Daniels Training Services

Working Relationship Between OSHA & EPA

Working Relationship Between OSHA & EPA

Some companies, some industries, some locations just seem to be of greater interest to  one or more of the regulatory agencies:  the Occupational Health and Safety Administration (OSHA) of the US Department of Labor, the Environmental Protection Agency (US EPA), or the Pipeline and Hazardous Materials Safety Administration (PHMSA) of the US Department of Transportation.  It may be that one of these agencies is a common visitor to your property, but others you see less frequent or not at all.  While being inspected by one agency – let’s say OSHA – you may think you need not worry about compliance with the hazardous waste regulations enforced by the US EPA;  this is not so.  In this US EPA press release, the owner of a New Hampshire foundry faces criminal charges for the storage of hazardous waste for greater than 90 days without a permit.  There is nothing significant about the violation or the charge, what is significant is the fact that the chain of events was started when the violation was noted during OSHA inspections in April and August of 2009.  This is no accident, since 1991 the US EPA and OSHA have assisted each other in identifying and reporting potential violations of their respective regulations under a Memorandum of Understanding (MOU).

The purpose of the MOU is to establish and improve the working relationship between the US EPA & OSHA in order to improve their ability to detect potential violations and enforce their respective regulations.  The agencies agree to the fullest possible coordination between them at all levels which includes “referrals of alleged violations, and related matters concerning compliance and law enforcement…”  To do this US EPA and OSHA will exchange names and phone numbers of appropriate offices and personnel and keep such information up to date.  They will also conduct periodic training programs for each other’s personnel on the requirements of their respective regulations.  In short, US EPA will train OSHA personnel on what potential environmental violations they should look for when inspecting your company.  OSHA will do the same for US EPA personnel.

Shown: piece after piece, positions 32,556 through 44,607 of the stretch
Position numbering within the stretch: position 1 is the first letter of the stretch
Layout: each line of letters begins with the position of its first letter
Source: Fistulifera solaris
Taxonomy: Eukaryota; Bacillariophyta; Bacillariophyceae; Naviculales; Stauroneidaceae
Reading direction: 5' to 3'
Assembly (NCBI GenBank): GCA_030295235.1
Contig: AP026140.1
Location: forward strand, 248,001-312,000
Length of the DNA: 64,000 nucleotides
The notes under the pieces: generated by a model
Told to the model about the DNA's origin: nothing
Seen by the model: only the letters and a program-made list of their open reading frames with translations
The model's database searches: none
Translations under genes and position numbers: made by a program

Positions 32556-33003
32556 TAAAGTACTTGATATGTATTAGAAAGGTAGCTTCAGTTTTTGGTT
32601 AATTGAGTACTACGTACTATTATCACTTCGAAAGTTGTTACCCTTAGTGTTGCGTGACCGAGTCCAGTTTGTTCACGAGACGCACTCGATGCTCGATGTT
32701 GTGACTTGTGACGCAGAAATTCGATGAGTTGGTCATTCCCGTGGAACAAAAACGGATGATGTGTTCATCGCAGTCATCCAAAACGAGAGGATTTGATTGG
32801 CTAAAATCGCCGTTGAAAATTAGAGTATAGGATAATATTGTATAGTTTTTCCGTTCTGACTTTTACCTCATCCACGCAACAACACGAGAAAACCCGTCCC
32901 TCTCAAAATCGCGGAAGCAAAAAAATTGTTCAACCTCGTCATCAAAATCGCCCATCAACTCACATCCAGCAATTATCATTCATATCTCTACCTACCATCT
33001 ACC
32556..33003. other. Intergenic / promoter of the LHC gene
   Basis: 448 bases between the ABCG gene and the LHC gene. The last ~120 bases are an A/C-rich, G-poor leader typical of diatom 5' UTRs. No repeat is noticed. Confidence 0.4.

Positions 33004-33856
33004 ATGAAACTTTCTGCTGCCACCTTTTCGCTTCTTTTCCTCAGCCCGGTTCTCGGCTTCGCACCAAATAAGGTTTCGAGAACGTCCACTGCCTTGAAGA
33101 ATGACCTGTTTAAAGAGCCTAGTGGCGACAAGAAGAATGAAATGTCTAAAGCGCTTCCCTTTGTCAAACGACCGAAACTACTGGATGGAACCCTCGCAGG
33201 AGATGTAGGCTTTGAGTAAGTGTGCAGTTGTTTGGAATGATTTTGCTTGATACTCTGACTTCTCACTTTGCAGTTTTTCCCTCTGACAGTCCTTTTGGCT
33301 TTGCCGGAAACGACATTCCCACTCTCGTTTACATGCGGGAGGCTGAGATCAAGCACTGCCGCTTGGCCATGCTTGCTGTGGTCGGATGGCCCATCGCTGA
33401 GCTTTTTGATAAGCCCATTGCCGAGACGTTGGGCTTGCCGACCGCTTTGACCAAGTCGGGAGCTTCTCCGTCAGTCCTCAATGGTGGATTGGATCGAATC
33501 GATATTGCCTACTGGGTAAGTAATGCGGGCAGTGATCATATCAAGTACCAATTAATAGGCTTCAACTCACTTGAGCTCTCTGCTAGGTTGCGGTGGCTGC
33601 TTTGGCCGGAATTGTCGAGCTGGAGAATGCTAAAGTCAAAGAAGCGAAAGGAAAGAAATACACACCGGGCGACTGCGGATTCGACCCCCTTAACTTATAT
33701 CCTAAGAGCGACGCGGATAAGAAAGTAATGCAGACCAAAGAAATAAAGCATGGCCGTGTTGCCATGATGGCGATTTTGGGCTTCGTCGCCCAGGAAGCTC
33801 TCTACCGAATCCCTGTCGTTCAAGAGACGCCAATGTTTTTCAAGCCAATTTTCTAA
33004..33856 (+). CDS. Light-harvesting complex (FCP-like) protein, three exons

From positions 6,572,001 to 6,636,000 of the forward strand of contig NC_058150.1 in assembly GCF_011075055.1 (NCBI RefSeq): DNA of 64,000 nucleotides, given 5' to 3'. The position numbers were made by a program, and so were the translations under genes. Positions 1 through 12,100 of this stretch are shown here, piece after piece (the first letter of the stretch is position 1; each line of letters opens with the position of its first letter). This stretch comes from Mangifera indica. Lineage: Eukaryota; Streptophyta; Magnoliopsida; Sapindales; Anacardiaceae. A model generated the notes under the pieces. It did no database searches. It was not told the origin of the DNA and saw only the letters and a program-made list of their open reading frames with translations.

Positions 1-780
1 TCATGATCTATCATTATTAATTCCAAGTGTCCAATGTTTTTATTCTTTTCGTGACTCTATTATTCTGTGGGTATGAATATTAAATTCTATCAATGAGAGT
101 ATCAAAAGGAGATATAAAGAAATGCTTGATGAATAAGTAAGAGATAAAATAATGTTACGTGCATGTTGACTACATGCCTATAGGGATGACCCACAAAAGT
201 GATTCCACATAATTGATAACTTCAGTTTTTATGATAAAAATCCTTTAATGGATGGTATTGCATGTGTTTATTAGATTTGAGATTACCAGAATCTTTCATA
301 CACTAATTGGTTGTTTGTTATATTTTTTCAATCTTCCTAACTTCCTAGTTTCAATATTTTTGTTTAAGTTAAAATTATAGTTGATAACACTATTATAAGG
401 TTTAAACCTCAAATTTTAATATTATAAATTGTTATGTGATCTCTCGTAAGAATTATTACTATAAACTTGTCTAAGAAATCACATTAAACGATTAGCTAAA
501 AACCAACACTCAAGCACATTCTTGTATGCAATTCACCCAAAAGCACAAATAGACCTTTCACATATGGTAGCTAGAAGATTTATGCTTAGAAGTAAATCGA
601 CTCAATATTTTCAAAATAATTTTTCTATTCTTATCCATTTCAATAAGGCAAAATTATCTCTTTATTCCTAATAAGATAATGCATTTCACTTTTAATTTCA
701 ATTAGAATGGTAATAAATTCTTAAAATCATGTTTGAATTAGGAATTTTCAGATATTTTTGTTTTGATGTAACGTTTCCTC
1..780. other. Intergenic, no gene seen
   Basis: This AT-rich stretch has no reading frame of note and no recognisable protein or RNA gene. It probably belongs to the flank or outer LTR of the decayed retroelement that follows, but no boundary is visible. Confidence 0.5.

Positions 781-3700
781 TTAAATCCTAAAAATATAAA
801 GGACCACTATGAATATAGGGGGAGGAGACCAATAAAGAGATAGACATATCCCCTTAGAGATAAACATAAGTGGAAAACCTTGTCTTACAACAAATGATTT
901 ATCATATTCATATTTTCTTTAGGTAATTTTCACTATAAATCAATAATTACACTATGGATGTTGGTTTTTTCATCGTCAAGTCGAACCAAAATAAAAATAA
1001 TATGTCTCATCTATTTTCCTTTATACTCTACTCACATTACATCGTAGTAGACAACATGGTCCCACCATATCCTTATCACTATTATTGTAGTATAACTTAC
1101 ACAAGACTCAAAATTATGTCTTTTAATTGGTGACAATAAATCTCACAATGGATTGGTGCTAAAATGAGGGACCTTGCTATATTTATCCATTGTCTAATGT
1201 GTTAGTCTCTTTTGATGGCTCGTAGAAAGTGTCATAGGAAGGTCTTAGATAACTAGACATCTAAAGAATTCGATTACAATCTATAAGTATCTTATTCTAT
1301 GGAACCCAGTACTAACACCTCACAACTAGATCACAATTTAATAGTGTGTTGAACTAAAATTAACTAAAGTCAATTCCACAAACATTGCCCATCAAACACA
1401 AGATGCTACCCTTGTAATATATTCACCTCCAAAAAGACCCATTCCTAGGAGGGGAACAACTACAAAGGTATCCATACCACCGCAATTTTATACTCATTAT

Under the MOU, an OSHA inspector must inform the US EPA if a potential environmental violation comes to their attention.  In turn, the US EPA must respond to such referrals:  “EPA shall respond to referrals from OSHA, and OSHA shall respond to referrals from EPA…” The agencies will have periodic meetings to track the progress of actions taken on these referrals.  You can expect US EPA to follow-up if OSHA informs them of a potential violation.

The MOU goes on to indicate that US EPA and OSHA may conduct joint inspections or separate.  If an alleged violation is found during a separate inspection, a referral shall be made.  Inspections may be part of an annual workplan developed by the agencies or ad hoc following an accident, injury, or reported violation.

No one wants a regulatory violation found during an inspection.  Even less do we want an unsafe or unwise situation to result in someone getting hurt or damaging the environment.  Better to know the regulations, comply with them, and keep everyone safe and the grass green.  My open enrollment training events will help you to do just that.  If you prefer, I can come to your site and train all of your employees in one day for a flat fee of $1,749.  Please contact me to discuss your training options further.